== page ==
My goal is that as many people as possible get their used phone out of the drawer and hand it in for a new life. To achieve that goal, I have tried everything to motivate people. For example, I started giving discounts when customers wanted to send in their phones, taking care of the shipping costs. I soon realized that this wouldn't work if I didn't want to go bankrupt. Then I started with the current model. People can send in their old telephone for 3 euros. This is how we divide the shipping costs for the phones. I have noticed that the Dutch find this a sympathetic and sustainable idea, which they want to contribute to. They do that without expecting a discount in return.

Apart from the fact that people keep sending us telephones, we collect most of it through companies. That is part of our B2B side. We have launched a communication campaign at organizations such as APG and VodafoneZiggo, called: 'You are worth gold (and your phone too)', in which employees with collection bins are motivated to hand in their phones.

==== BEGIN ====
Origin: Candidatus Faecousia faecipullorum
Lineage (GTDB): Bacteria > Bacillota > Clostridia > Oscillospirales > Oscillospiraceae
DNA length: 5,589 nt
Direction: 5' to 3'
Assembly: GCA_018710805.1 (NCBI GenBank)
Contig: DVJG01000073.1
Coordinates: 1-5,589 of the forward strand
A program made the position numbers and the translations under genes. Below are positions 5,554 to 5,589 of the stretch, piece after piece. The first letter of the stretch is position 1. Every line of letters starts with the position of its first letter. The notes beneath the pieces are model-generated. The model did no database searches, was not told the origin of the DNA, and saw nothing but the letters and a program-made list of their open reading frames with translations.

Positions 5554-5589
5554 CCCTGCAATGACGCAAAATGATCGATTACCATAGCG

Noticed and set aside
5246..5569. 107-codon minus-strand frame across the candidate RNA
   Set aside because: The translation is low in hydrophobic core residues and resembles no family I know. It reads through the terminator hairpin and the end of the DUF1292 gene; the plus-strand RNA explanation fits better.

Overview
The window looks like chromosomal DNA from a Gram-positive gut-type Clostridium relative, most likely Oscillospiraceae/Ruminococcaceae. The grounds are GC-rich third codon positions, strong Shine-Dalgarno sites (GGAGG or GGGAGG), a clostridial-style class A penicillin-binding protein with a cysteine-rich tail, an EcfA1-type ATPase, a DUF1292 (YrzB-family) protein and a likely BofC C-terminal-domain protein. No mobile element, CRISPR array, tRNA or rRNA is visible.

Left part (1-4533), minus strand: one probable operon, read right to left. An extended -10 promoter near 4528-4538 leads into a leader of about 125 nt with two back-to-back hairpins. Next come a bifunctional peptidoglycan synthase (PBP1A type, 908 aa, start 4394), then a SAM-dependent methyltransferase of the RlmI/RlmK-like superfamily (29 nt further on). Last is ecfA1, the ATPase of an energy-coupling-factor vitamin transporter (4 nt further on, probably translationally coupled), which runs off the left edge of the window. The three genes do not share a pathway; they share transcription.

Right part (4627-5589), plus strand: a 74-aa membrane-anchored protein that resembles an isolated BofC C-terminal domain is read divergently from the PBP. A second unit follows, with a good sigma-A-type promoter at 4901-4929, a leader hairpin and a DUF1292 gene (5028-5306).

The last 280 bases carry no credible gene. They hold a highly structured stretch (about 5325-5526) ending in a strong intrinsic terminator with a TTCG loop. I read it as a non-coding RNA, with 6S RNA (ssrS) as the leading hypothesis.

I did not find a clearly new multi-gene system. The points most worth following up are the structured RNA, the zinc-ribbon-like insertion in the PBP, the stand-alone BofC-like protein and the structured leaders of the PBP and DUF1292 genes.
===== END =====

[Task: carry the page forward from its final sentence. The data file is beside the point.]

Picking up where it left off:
To process all those telephones, we have now set up a partnership with the social enterprise ICT from Tomorrow, which helps young people with a distance to the labor market to make a new start in society. These young people learn to fix a telephone if this is possible and otherwise it goes to the recycling factory. By helping them find work, we make an impact in two areas.